FRISCO, Texas – Leighton Vander Esch quickly learned the value of versatility playing eight-man high school football in Riggins, Idaho.
"You couldn't come off the field. You had to play both ways," he said. "You got in shape real quick, but it was good. You really learned how to open-field tackle."
So it's no surprise the Cowboys' first-round draft pick is willing to play any linebacker position in Rod Marinelli's 4-3 defense, even though he's most familiar with the middle spot.
"They could rush me off the edge if they wanted to. They can throw me anywhere," he said. "But I feel like middle is my prime position and I'm familiar with that. I've been playing that my whole career at Boise (State). Wherever they throw me, I'm going to get the job done."
The Cowboys agree. Team officials never felt tempted to trade up in Thursday's first round, Cowboys owner/general manager Jerry Jones said, and they were pleased to see Vander Esch still there at No. 19.
He fills an immediate need from a numbers standpoint. Former starting middle linebacker Anthony Hitchens is now a Kansas City Chief. Defensive captain Sean Lee missed the better part of four games last year. And although the Cowboys are confident Jaylon Smith will continue to progress physically in his second year back from a major knee injury, Vander Esch gives them options at multiple spots.
"We feel like he can play both the MIKE (middle) and WILL (weak side) spot, and in our defense he could play the SAM (strong side) spot as well," head coach Jason Garrett said. "Best suited probably for MIKE but has the physical traits to play WILL. Often times we're in situations in base defense or in nickel defense where we're playing three linebackers for those two spots.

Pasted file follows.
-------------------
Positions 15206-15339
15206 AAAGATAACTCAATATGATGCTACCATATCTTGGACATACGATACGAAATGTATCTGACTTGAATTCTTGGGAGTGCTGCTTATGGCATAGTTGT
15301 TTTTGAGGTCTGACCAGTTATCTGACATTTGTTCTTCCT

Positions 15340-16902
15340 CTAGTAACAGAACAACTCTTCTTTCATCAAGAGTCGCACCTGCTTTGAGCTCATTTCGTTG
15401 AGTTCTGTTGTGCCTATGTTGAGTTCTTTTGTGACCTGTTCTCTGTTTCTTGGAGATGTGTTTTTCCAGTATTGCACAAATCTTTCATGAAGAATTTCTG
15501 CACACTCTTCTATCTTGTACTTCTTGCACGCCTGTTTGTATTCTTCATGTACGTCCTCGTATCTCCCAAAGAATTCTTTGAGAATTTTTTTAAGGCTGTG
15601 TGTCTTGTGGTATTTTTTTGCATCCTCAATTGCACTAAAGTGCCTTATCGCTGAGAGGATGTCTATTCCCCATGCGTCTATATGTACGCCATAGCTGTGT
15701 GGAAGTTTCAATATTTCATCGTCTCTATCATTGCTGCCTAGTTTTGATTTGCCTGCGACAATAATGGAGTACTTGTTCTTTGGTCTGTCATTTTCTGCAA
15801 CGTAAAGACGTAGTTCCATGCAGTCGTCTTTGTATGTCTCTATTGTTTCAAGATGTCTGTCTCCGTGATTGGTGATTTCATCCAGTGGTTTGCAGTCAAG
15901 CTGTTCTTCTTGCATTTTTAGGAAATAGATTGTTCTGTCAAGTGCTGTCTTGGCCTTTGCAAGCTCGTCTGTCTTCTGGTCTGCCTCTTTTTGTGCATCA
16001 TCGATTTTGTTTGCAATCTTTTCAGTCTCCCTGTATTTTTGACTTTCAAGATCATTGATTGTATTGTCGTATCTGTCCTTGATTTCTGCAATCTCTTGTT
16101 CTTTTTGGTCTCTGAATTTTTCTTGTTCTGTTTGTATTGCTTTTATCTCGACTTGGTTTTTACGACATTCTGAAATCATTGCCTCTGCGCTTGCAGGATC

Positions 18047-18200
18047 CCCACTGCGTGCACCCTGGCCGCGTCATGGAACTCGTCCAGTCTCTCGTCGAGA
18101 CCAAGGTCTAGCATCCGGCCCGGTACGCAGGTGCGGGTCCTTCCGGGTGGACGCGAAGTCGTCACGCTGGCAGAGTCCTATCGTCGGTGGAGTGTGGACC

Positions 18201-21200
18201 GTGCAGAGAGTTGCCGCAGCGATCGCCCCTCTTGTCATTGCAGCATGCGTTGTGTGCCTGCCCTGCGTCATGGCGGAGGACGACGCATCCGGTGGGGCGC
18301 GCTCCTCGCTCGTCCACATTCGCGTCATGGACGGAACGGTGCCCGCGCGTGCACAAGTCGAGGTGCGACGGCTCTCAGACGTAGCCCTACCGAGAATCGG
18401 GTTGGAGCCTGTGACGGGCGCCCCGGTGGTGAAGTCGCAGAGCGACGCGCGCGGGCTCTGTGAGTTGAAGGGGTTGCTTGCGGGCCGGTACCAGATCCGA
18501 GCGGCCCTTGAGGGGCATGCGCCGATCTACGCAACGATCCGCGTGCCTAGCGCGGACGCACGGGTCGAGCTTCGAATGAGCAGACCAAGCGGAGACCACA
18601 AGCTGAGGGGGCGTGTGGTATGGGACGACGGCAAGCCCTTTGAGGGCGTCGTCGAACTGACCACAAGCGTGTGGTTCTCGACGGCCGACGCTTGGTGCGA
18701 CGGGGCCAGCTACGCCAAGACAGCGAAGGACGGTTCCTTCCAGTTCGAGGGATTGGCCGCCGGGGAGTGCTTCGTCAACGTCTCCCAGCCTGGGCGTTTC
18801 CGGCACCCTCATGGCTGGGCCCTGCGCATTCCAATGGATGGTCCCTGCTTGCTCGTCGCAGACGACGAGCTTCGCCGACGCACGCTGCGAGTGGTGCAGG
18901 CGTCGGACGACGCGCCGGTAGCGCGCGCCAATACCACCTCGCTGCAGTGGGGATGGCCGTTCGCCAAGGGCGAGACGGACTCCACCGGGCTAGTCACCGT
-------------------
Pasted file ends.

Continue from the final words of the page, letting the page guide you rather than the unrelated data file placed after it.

"Having a front-line player, also having depth, being able to play the different situations, he fits all of that stuff."
Jones compared the 6-4, 255-pound Vander Esch to former Cowboys starter Rolando McClain, a big middle linebacker who had the range and instincts to make plays moving forward or dropping into coverage.
"That's why we pictured him as a unique fit for our philosophy on defense," Jones said.
Vander Esch refuted published reports before the draft regarding potential medical concerns, saying he had no neck or stinger issues at Boise State. Jones said the Cowboys' medical grade on Vander Esch gave no concerns about drafting him in the first round.
A former walk-on at Boise, Vander Esch did not become a starter until his junior season a year ago. The Mountain West Defensive Player of the Year tallied a conference-best 141 tackles, and the Cowboys believe he can catch on quickly.
"He knows the game well. He can learn the game well," Garrett said. "We're hopeful that he can make a big impact right at the outset."